International Urogynecology Journal

, Volume 19, Issue 10, pp 1379–1384 | Cite as

Treatment of interstitial cystitis with hydrodistention and bladder training

  • Ching-Hung Hsieh
  • Shao-Tung Chang
  • Chia-Jung Hsieh
  • Chun-Sen Hsu
  • Tsung-Cheng Kuo
  • Hui-Chin Chang
  • Yi-Hui Lin
Original Article


This study aimed to evaluate the efficacy of hydrodistention (HD) and bladder training for interstitial cystitis (IC). From 1997 to 2006, 361 consecutive IC patients were treated by HD, followed by bladder training. Each patient was followed up using a diary for 8 weeks after HD weekly and monthly thereafter. The efficacy of the treatment was evaluated using the average of the voided volumes and the voiding frequency. The mean ± standard deviation of the pre-HD daytime voided volumes and voiding frequency were 110.0 ± 47.0 ml and 14.7 ± 11.0, respectively. Furthermore, the nocturnal values were 173.1 ± 91.8 ml and 2.8 ± 1.7, respectively. After 72 weeks post-HD, the 185 patients who completed the follow-up had volumes/frequency of daytime, 306.5 ± 80 ml and 6.9 ± 2.1, respectively, and nocturnal, 325.8 ± 122.4 ml and 1.3 ± 0.6, respectively. The implementation of HD and bladder training is crucially important for long-term remission among IC patients.


Frequency Hydrodistention Interstitial cystitis Nocturia Painful bladder syndrome Urgency 


Interstitial cystitis (IC) has been described as a chronic debilitating sterile inflammatory multifactorial bladder disease or a chronic syndrome of the bladder of unknown etiology; it is characterized by supra-pubic pain, urinary frequency, urgency, and nocturia. Consequently, IC has usually been underdiagnosed [1] and the consensus on best available treatment for this condition is lacking [2]. Until recently, IC was still an enigma and an uncommon disease without an existing positive diagnostic test. In 1987, the National Institute of Arthritis, Diabetes, Digestive, and Kidney Diseases (NIDDK) developed standardized inclusion and exclusion criteria to aid in the clinical study of IC [3]. They concluded that, to be diagnosed with IC, patients must have either glomerulations or a classic Hunner’s ulcer on cystoscopic examination and they must have either pain associated with the bladder or urinary urgency. An examination for glomerulations should be undertaken after distention of the bladder under anesthesia to a pressure of 80–100 cmH2O for up to 1–2 min. The bladder may be distended up to two times before examination. In addition, the glomerulations must present in at least three quadrants of the bladder and there must be at least ten glomerulations on each quadrant of the bladder. In order to eliminate artifact from contact instrumentation, the glomerulations must not be along the path of the cystoscope. The criteria which exclude the diagnosis of IC are bladder capacity >350 ml on awake cystometry, absence of an intense desire to void at 150 ml with a medium filling rate (30–100 ml/min), demonstration of phasic involuntary bladder contractions on cystometry, symptomatology of less than 9 months duration, absence of nocturia, symptoms relieved by antimicrobials, urinary antiseptics, anticholinergics, or antispasmodics, urinary diurnal frequency less than nine times, a diagnosis of bacterial cystitis within 3 months, bladder calculi, active genital herpes, gynecological malignancy, urethral diverticulum, chemical cystitis, tuberculosis, radiation cystitis, bladder tumors, vaginitis, and age <18 years. A diagnosis of IC is made mainly based on clinical symptoms and cystoscopic findings after hydrodistention (HD) when other disorders are excluded [4, 5, 6, 7, 8].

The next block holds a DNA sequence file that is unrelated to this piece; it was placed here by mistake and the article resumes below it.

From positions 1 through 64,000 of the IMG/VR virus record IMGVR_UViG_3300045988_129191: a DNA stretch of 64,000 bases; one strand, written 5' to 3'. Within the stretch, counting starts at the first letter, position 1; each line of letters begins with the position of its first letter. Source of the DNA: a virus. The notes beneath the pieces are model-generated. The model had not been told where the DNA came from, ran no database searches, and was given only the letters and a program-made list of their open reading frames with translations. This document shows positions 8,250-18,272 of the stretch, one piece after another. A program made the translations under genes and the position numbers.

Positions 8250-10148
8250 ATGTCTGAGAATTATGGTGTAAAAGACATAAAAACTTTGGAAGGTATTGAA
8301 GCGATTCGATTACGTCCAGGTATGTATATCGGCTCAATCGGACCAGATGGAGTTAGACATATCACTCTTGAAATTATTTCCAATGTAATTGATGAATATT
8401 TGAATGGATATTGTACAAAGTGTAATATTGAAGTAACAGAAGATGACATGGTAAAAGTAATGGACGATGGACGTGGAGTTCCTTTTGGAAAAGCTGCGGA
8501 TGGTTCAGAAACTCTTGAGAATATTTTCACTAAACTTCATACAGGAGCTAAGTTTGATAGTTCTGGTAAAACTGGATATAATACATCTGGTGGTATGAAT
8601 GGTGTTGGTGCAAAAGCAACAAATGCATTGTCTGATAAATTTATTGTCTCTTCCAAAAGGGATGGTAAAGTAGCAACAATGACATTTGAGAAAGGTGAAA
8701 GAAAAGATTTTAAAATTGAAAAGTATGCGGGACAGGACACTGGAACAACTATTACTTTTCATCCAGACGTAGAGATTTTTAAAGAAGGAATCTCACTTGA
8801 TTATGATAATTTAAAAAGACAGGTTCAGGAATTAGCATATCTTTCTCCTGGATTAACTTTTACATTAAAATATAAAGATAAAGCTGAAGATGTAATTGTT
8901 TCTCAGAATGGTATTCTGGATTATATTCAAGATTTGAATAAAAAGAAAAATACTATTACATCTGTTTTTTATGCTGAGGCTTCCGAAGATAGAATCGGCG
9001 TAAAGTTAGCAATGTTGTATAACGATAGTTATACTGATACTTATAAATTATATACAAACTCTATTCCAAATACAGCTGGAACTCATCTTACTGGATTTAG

Treatment of IC up to the present has mainly been based on empiricism. Multiple forms of therapy are available including self-care, dietary restrictions, bladder training, medical treatment, intravesical instillations, neuromodulation, multimodality treatment, bladder HD, and surgical intervention. The efficacy of HD of the bladder in the treatment of IC had been known since 1930 [9], yet the proportion of patients who, after bladder HD, show improvement and the duration of any such improvement remain uncertain. The report by Bumpus (1930) revealed that bladder HD improved the symptoms of IC and, as a result, this procedure has become a mainstay of IC patient therapy. However, there is little evidence of the treatment’s efficacy in spite of the fact that bladder HD is considered therapeutic and is often recommended as a treatment for IC [10]. Ottem and Teichman [11] reported that cystoscopy with HD provided little useful information above and beyond what was available from the patient’s history and physical examination findings. Furthermore, it was stated that, after therapy, 56% of the patients reported improvement, but the duration of such improvement was short lived. In addition, reports on the use of prolonged bladder HD for the treatment of patients with IC remain controversial [12].